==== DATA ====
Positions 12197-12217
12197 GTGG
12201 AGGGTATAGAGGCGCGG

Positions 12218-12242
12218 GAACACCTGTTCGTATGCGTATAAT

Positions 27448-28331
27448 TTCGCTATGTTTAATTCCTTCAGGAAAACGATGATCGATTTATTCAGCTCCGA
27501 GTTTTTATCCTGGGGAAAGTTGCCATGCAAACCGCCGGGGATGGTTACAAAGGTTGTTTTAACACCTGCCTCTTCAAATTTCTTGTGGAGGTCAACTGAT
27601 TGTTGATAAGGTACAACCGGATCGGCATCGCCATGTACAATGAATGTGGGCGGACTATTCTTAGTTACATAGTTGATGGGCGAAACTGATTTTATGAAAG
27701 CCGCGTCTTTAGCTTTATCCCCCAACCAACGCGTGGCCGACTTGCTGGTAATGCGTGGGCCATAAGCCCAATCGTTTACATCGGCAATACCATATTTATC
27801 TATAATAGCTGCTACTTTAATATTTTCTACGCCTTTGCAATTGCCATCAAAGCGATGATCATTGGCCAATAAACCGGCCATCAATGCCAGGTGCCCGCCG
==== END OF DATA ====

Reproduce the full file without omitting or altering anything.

Positions 12197-12217
12197 GTGG
12201 AGGGTATAGAGGCGCGG

Positions 12218-12242
12218 GAACACCTGTTCGTATGCGTATAAT

Positions 27448-28331
27448 TTCGCTATGTTTAATTCCTTCAGGAAAACGATGATCGATTTATTCAGCTCCGA
27501 GTTTTTATCCTGGGGAAAGTTGCCATGCAAACCGCCGGGGATGGTTACAAAGGTTGTTTTAACACCTGCCTCTTCAAATTTCTTGTGGAGGTCAACTGAT
27601 TGTTGATAAGGTACAACCGGATCGGCATCGCCATGTACAATGAATGTGGGCGGACTATTCTTAGTTACATAGTTGATGGGCGAAACTGATTTTATGAAAG
27701 CCGCGTCTTTAGCTTTATCCCCCAACCAACGCGTGGCCGACTTGCTGGTAATGCGTGGGCCATAAGCCCAATCGTTTACATCGGCAATACCATATTTATC
27801 TATAATAGCTGCTACTTTAATATTTTCTACGCCTTTGCAATTGCCATCAAAGCGATGATCATTGGCCAATAAACCGGCCATCAATGCCAGGTGCCCGCCG